Yes and No! In the early days, YouTube’s Content ID system was a real pain for royalty free music libraries and stock music libraries like ours. However, over the years it has become quite a good thing. Although, it still has its issues.
Back in its early days if your music triggered a Content ID claim, you would often find yourself scratching your head wondering a) how it got in there, and b) how to remove it.
There are still some companies that are hard to work with regarding Content ID claims, but on the whole, it is relatively straightforward these days.
As a music owner, you need to register with a decent ad revenue collecting service. For us, we have found AdRev very easy to use. This is not sponsored or a sales pitch for them, but as it is the best one we have used so far, it is getting a mention. We have our own music with them and basically, we can clear channels or videos with them relatively quickly, usually within 24-48 hours. This is very important for library owners and without naming names, there are some ad collectors that don’t understand this. Unfortunately, we still have some third-party content in our library that falls into this bracket.
Content ID is by no means a perfect system, but with a decent company administering the content, it certainly helps us protect our music from unlicensed use. As a content owner, you must be careful about who you give your permissions to. Do your research.
Not So Good…
Unfortunately, there is still a problem with people putting music into the system that they either don’t fully own or they have mistakenly entered into an agreement. This can be done fraudulently or in error.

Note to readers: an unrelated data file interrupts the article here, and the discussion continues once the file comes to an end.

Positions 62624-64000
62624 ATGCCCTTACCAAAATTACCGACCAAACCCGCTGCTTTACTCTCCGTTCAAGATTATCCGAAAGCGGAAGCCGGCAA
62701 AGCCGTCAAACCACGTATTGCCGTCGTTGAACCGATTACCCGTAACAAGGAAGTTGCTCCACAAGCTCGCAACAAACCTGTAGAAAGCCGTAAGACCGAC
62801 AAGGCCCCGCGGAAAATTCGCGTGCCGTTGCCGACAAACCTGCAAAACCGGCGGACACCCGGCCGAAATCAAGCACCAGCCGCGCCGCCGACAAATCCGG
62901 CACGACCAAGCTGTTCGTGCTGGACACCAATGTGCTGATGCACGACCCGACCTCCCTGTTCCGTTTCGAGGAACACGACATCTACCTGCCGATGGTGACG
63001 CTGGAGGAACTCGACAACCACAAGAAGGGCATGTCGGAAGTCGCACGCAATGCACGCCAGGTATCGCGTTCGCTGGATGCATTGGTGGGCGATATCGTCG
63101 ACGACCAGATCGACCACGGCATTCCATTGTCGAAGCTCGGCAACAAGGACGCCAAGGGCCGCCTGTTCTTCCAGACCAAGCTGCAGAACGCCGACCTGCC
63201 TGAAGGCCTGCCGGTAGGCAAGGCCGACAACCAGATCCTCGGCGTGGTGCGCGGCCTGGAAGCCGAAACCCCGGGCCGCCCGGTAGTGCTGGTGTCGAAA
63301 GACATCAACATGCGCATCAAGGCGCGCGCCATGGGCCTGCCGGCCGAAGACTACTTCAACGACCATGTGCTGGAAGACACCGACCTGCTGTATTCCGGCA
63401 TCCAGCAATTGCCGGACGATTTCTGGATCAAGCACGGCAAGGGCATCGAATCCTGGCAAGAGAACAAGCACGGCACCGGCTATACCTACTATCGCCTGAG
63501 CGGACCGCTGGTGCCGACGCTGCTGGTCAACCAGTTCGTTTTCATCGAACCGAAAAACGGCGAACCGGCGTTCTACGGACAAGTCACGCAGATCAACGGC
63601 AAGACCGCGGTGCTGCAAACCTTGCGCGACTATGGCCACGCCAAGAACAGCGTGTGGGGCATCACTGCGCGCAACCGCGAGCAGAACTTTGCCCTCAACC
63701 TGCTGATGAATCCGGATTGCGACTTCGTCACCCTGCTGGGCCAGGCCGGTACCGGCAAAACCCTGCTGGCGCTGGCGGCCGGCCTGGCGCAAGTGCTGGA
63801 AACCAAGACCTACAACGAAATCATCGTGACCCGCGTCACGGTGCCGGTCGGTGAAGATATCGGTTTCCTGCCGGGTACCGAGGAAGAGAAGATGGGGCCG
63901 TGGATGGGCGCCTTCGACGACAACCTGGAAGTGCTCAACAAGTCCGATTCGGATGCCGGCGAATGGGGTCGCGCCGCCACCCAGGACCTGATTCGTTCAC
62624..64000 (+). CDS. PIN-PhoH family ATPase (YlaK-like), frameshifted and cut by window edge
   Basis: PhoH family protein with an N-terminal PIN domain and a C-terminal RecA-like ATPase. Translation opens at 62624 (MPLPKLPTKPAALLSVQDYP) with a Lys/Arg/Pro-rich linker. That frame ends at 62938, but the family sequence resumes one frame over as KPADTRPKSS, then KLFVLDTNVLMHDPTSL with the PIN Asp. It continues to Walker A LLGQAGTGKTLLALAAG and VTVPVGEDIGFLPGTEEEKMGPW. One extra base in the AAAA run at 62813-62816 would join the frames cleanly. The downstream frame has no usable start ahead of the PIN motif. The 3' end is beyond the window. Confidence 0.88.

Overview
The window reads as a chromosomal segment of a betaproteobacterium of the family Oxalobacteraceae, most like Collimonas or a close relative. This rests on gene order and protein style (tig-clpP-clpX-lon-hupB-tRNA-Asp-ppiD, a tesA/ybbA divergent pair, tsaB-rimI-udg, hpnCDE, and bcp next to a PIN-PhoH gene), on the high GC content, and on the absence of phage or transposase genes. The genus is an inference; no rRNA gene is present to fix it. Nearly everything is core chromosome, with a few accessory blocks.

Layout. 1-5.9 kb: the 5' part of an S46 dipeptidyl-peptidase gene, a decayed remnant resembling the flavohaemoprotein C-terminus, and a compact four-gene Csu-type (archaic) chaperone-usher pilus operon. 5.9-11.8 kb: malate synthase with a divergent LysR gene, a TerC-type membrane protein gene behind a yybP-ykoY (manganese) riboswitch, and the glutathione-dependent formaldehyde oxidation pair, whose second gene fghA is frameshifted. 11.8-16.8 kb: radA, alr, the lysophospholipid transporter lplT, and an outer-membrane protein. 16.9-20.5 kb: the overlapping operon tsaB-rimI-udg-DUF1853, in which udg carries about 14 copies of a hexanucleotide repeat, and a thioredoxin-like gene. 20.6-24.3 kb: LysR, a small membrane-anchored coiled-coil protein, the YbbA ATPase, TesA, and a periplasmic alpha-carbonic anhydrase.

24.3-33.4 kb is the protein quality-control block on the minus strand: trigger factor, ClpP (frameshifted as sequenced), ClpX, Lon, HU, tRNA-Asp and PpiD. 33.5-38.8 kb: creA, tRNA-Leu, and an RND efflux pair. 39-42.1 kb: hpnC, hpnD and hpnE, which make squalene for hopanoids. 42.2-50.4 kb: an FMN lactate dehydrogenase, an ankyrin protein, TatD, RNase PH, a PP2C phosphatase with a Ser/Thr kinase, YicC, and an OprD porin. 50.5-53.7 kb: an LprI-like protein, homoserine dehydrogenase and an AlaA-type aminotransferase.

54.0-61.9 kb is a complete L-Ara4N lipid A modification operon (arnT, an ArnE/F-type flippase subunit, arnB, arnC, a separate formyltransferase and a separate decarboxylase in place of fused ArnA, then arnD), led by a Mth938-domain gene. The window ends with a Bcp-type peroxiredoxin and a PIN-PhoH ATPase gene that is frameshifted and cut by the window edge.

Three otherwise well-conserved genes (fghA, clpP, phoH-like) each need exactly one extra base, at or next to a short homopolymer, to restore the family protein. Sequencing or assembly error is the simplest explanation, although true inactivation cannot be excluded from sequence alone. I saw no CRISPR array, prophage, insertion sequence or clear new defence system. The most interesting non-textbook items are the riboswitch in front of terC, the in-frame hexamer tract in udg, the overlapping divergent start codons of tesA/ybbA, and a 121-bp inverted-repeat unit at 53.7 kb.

We have music suppliers who have signed agreements for their music, in order to make some money from it, but have also inadvertently given rights for digital fingerprinting / content ID to be used on their music and controlled by the third party.
This can be problematic because we then end up with Content ID claims that we can’t easily clear. Ideally, we like to get clients cleared via AdRev as quickly as possible, but these additional claims can sometimes take a while to track down and remove.
Cover Versions and Public Domain Music
More recently, we have had a problem with some public domain music. For example, many nursery rhymes are long out of copyright and in the public domain. Therefore, if you create your own arrangement and recording you own the copyright in those aspects and can sell licenses for people to use your version. As a royalty free music library, we sell licenses for use in media, which means videos, TV, Radio etc. We don’t sell it so people can create albums to sell to the public.
Unfortunately, despite our best efforts, some people do make albums that include this music and then register the album in Content ID. We end up in a situation where we have a track of music that has been licensed and used in a video coming up with more than one Content ID claim. We clear our claim quickly, but then have to go hunting for the origin of the additional claim in order to get it removed.
We have recently had nursery rhymes claimed by Performance Royalty Organisations (PROs), such as ASCAP, SOCAN etc. Basically, they are claiming that it is a cover version and taking a share of the ad revenue. This would be fine if it was a cover, but frustrating when it isn’t and can’t possibly be. If you create your own version of a public domain track (where the music itself is out of copyright), your arrangement and recording copyrights are owned by you. For them to claim it is a cover they must own the copyright in the music. These PROs simply can’t have any copyright in a track that is out of copyright unless it is their arrangement and recording.
While there are still a few issues, things are much better than they were when I originally wrote about this in 2013 and clearly our policy has changed since then.
What is your experience? Either as a music user or as a music producer? Feel free to add to the discussion by leaving a comment.